Friday, July 17, 2009

Chéri (Rhoades)

“Chéri” Turns Stereotypes Upside Down

Reviewed by Shirrel Rhoades

I know I’m getting old when Michelle Pfeiffer – she who played one of the high-school teenyboppers in “Grease 2” – takes a role as a Woman of a Certain Age.
In “Chéri,” the Belle Époque film playing at the Tropic Cinema, Pfeiffer portrays an aging courtesan

An adaptation of two slim books by the French novelist Colette, “Chéri” chronicles the end of a six-year affair between Léa de Lonval (Pfeiffer) and a younger man known as Chéri (Rupert Friend). As Pfeiffer observes, “It seems that my leading men just keep getting younger the older I get.”

She turned 51 in April. Friend is only 28.

This costume drama wasn’t difficult for them, for both have had ample cinematic practice. Pfeiffer starred in “Dangerous Liaisons” and “The Age of Innocence.” Friend made his film debut in “The Libertine,” followed by “Pride & Prejudice” and more recently “The Young Victoria.”
In “Chéri,” Madame Charlotte Peloux (Kathy Bates) turns over her wastrel 19-year-old son to Léa for training in the ways of love. And love is what happens.

Six years later, when Madame Peloux decides to marry off her son to the daughter of another courtesan, everything unravels. Chéri retreats into a realm of fantasy, refusing to grow up. And Léa realizes she cannot stay young forever. The final scene of the film is memorable.
Filmed in France, this German co-production is directed by an Englishman. Stephan Frears (“Dangerous Liaison,” “The Queen”) gives us an opulent Paris of the Belle Époque – that lavish period between the late 19th century and World War I.

Considered one of France’s more venerable writers, Colette (1873 - 1954) wrote some fifty novels (including “Gigi,” which became the famous Lerner and Loewe musical). This lusty lady married three times and entertained many lovers … including her own stepson. So this December-May romance has a basis in actual experience.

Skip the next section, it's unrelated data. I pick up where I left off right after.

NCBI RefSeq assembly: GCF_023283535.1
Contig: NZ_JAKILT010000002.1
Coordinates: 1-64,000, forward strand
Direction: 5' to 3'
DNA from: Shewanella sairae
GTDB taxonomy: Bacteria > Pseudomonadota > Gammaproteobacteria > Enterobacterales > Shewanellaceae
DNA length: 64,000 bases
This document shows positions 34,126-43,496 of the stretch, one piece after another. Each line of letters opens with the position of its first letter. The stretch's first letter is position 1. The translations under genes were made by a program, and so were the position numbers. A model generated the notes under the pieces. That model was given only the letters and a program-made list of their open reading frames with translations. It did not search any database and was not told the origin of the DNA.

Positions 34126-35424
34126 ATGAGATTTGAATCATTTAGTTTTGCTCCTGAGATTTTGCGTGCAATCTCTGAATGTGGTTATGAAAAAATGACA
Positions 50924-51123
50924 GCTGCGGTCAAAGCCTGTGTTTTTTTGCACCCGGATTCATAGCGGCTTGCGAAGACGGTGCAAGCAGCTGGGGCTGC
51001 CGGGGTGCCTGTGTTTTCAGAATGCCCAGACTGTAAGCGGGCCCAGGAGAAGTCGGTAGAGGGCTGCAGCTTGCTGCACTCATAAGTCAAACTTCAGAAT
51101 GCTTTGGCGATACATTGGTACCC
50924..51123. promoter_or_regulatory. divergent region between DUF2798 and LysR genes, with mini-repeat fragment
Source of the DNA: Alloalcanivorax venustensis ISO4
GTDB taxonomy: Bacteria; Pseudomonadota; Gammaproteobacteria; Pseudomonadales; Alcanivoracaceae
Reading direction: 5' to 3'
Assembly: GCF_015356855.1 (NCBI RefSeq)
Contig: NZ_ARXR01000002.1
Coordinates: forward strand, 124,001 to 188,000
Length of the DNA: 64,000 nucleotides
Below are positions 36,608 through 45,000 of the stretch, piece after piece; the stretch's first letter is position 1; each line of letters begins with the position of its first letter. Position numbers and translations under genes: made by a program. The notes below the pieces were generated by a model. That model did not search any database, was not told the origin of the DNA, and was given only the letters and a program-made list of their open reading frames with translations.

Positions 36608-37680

Michelle Pfeiffer found the book sad. “It’s the tragedy of nobody really saying what they’re feeling and following their heart and their passions, and allowing the social taboos of the time to ruin their lives, really. And when it would have been so easy not to. And I think we can all relate to that. I think that we’ve all made choices in life that because it was the appropriate thing to do, and it was the socially acceptable thing to do.”

Is Pfeiffer living her role? “I was shooting this film on my 50th birthday. And I thought, well, isn’t that ironic? I am really heading into the eye of the storm here.”
However, she’s quick to point out, “My situation is different than Léa’s, but I have to tell you … if I didn’t have my family, if I didn’t love my life the way that I do, I didn’t have my health, I didn’t have all these things to be grateful for. This would be tough. This would be a tough b’day to have.”

Instead Michelle Pfeiffer embraces her age. “If you think hitting 40 is liberating,” she observes, “wait till you hit 50 – and I was surprised at how liberating it was.”

Hey, wait till she hits 60.
[from Solares Hill]

No comments: